Heading underground: Wiesbaden hikers enjoy unique volksmarch experience

 

By Karl Weisel

U.S. Army Garrison Wiesbaden Public Affairs Office

WIESBADEN, Germany - After hiking through the mine for an hour or so, we half expected to see a hobbit or a dwarf ahead of us in the dimly lit passage. As the murmur of fellow marchers faded into the distance, the only illumination was the glowing orange salt rock in the walls and stones on either side, snared by the beams of headlamps and flashlights.

 

The journey began outside the Merkers Mine in Thuringia. After joining a large crowd of hikers waiting to pick up a start card, obtain a helmet and to descend 500 meters by elevator into the mine, we were ready to set off on the rock-hewn trail far below the entrance.

 

After walking four kilometers, all the while peering into other passages on either side of our trail, we reached the first control point. Our start cards were stamped and water was provided. Then it was off for another four kilometers, descending another 300 meters along the way, to reach the crystal cave set just beyond another control and water break.

 

While some of us turned around at the point and hiked back uphill some eight kilometers through the darkness to the mine entrance, others hopped aboard waiting trucks which made their way up another passage back to the base of the elevator.

 

Among the many volksmarchers in the mine on Nov. 23 were members of the Wiesbaden International Wandering Club.

 

“The Wiesbaden club is a legacy of the Heidelberg Wandering Club,” said James Meredith, a civilian employee with U.S. Army Europe and club membership chairman. “The club is actually still growing.”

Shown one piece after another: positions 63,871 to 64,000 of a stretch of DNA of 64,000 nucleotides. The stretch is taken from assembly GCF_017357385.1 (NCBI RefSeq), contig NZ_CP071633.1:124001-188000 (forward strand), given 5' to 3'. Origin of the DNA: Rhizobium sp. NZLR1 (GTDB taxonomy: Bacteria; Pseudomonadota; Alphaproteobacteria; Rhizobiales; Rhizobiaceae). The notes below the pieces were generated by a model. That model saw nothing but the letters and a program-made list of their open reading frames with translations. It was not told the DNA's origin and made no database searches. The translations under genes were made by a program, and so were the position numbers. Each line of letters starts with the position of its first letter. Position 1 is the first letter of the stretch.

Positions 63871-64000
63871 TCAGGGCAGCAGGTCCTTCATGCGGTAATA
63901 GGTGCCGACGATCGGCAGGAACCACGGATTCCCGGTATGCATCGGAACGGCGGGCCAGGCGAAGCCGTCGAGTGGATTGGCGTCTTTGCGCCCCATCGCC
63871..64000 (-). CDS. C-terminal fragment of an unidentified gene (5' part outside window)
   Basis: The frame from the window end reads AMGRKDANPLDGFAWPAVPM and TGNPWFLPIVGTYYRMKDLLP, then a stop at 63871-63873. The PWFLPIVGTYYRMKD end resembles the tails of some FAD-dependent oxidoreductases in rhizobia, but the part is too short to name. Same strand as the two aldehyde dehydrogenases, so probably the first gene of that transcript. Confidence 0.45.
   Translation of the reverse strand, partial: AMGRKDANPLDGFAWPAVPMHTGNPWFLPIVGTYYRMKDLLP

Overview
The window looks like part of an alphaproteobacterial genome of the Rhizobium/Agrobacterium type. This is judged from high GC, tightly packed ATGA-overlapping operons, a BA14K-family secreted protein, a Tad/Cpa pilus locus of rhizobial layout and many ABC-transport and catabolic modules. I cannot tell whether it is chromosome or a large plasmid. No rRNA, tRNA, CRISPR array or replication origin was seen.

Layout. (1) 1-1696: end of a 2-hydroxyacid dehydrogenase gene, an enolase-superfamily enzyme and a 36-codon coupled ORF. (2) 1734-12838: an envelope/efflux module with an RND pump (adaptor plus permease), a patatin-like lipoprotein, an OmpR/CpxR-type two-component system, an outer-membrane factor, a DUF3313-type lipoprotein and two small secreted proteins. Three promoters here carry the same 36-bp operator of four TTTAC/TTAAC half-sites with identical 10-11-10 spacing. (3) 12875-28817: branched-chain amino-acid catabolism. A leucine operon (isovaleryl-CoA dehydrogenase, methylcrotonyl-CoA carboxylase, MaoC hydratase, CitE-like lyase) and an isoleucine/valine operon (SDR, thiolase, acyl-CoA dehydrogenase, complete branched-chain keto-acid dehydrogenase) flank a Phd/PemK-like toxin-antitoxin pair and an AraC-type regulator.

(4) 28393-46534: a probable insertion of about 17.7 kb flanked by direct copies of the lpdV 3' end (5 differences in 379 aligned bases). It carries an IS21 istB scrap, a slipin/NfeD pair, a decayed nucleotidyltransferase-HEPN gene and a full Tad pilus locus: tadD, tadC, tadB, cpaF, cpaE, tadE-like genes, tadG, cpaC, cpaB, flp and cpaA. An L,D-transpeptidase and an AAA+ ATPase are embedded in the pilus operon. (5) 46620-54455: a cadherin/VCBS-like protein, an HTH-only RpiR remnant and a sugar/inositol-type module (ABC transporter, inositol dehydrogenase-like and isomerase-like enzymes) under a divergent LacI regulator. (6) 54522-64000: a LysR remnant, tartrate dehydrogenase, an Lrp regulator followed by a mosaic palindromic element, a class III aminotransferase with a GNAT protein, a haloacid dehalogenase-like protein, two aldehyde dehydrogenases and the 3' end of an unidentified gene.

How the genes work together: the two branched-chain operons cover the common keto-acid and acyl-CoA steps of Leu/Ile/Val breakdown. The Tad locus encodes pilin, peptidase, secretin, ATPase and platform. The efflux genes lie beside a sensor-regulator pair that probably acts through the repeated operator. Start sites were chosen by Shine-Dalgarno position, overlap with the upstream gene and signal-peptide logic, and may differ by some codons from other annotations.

With regular meetings and bus trips to volksmarches all over Germany and beyond, the club welcomes anyone interested in making new friends and exploring the trails around Europe.

 

“Interested people can come to our monthly meetings or visit our website, www.wiwc-volksmarching.de for more information,” Meredith said.

 

Participation in a volksmarch with the Wiesbaden International Wandering Club offers lots of benefits, he added, including the chance to “get involved with the local culture, nature and history; taste the local food; enjoy music and meet the people. And it’s healthy too.

“In addition to all of the on-post events, this is important for the Americans to get involved with the local culture,” he said. “It’s safe, easy and a comfortable way to get involved with the local community — and stay healthy. You can also make new friends — an all-around good experience.”

 

Many of the club’s hikes combine volksmarching with a unique visit to a notable site in Europe. While the recent hike at Merkers offered a chance to wander through the former East German salt mine and a visit to the nearby, U.S. border post/turned memorial at Point Alpha on the former inter-German border, upcoming trips include marches and visits to the Cologne Christmas Market and Paris.

 

The club meets the third Monday of the month at 7 p.m. at the Im Landchen Restaurant and Sportsbar in Wiesbaden-Erbenheim. Visit the website for the address, details on upcoming trips and membership.

 

The Merkers mine, which is about two hours northeast of Frankfurt between Bad Hersfeld and Bad Salzungen, hosts various sporting events and concerts deep underground throughout the year.

 

Having ceased functioning as a working mine in 1993, today it serves as a museum.

 

Tours are available all year long, during which visitors will learn about the mine’s history, including its use as a hiding place for gold and artwork by the Nazis during World War II.

 

For more information visit the Erlebnis Bergwerk Merkers website at www.erlebnisbergwerk.de.